Friday, November 15, 2013

Is the CIA bribing AT&T to spy on foreign citizens?


The Central Intelligence Agency has been bribing AT&T to help them spy on international communications.  According to a new report in the New York Times, the CIA has been paying that company $10 million dollars a year for access to their overseas metadata.  By accessing that data, the CIA is spying on private communications, including the date and length of calls, and the phone numbers involved, all without a warrant.

Although the CIA claims that only foreign-to-foreign call data is being collected, they admit that calls made to and from the US to another country are also included.  AT&T claims that they've imposed strict privacy safeguards to protect Americans, like masking several digits of a phone number and withholding the identity of any numbers from the United States.  However, if the CIA wants that information, they simply ask the FBI to issue a subpoena and force AT&T to hand over the details.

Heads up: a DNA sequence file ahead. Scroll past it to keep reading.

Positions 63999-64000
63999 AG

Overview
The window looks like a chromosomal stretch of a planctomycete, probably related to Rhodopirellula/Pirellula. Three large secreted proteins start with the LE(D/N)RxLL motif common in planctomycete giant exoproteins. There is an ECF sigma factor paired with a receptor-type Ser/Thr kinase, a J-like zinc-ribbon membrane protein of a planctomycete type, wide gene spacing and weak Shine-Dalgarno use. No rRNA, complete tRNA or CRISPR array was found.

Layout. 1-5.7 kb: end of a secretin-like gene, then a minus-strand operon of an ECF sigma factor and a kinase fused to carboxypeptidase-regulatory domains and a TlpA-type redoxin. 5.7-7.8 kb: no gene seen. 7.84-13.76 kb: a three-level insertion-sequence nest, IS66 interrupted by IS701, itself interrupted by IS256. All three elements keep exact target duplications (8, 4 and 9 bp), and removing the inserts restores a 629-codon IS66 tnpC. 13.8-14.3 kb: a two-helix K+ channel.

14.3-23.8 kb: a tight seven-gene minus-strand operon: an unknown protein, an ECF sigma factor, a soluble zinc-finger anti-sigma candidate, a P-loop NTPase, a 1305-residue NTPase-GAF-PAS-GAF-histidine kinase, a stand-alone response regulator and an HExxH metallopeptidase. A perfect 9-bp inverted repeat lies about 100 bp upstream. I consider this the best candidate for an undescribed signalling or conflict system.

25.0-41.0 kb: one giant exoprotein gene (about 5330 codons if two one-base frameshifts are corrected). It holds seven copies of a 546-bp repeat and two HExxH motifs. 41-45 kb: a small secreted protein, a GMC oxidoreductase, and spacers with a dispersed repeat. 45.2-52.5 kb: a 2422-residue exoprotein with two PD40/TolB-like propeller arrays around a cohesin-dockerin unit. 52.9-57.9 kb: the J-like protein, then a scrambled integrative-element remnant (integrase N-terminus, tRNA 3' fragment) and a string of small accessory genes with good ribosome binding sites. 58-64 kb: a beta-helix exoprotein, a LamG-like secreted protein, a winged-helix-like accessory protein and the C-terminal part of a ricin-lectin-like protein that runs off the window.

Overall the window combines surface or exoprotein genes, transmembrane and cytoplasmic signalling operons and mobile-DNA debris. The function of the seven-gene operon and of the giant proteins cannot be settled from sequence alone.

Essentially, our tax dollars are being used to bribe a private, for-profit company to help the government spy on foreign citizens.  And in the process, Americans' private communication data can be collected.  After all the NSA spying scandals, it's hard to believe that this isn't simply another program that the government uses to violate our Fourth Amendment rights.  To add insult to injury, we're the ones paying yet another for-profit company to hand our private information over to the government.
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